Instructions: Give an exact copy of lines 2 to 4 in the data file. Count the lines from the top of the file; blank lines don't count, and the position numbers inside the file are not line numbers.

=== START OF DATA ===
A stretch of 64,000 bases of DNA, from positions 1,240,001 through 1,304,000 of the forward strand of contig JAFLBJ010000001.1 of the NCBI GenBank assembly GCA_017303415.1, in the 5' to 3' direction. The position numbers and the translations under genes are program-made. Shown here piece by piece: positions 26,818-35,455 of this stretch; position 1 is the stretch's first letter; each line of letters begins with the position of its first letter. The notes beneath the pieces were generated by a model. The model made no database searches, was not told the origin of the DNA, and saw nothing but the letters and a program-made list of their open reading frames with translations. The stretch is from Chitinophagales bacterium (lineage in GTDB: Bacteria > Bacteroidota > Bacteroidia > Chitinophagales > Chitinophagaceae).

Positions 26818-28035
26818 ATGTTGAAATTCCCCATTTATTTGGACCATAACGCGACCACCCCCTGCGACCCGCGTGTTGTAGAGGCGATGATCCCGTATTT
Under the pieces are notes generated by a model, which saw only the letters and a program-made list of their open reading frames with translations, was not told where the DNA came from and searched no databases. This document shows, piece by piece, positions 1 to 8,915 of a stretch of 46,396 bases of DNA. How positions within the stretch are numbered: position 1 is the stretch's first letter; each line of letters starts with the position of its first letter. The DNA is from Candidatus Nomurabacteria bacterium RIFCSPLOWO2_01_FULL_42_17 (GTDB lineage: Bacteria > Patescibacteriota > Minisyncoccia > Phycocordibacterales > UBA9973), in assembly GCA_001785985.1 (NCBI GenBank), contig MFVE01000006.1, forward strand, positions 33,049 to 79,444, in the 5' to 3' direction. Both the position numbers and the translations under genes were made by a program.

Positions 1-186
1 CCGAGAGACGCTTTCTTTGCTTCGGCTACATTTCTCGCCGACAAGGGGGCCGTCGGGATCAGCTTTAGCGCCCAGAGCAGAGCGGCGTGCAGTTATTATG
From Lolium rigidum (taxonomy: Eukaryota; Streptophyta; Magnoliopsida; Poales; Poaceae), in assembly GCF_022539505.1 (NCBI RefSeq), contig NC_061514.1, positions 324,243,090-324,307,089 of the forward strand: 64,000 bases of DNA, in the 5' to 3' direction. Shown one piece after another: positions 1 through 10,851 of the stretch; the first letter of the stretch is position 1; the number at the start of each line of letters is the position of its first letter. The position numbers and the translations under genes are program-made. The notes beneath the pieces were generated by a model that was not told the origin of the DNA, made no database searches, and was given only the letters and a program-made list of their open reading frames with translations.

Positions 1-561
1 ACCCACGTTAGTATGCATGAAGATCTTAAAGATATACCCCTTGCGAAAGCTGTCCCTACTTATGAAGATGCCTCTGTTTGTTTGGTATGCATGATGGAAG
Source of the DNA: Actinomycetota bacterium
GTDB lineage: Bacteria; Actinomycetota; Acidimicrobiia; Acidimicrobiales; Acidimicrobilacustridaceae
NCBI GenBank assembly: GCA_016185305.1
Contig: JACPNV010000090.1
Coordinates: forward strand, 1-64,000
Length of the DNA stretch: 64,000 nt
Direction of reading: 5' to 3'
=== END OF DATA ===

Positions 26818-28035
26818 ATGTTGAAATTCCCCATTTATTTGGACCATAACGCGACCACCCCCTGCGACCCGCGTGTTGTAGAGGCGATGATCCCGTATTT
Under the pieces are notes generated by a model, which saw only the letters and a program-made list of their open reading frames with translations, was not told where the DNA came from and searched no databases. This document shows, piece by piece, positions 1 to 8,915 of a stretch of 46,396 bases of DNA. How positions within the stretch are numbered: position 1 is the stretch's first letter; each line of letters starts with the position of its first letter. The DNA is from Candidatus Nomurabacteria bacterium RIFCSPLOWO2_01_FULL_42_17 (GTDB lineage: Bacteria > Patescibacteriota > Minisyncoccia > Phycocordibacterales > UBA9973), in assembly GCA_001785985.1 (NCBI GenBank), contig MFVE01000006.1, forward strand, positions 33,049 to 79,444, in the 5' to 3' direction. Both the position numbers and the translations under genes were made by a program.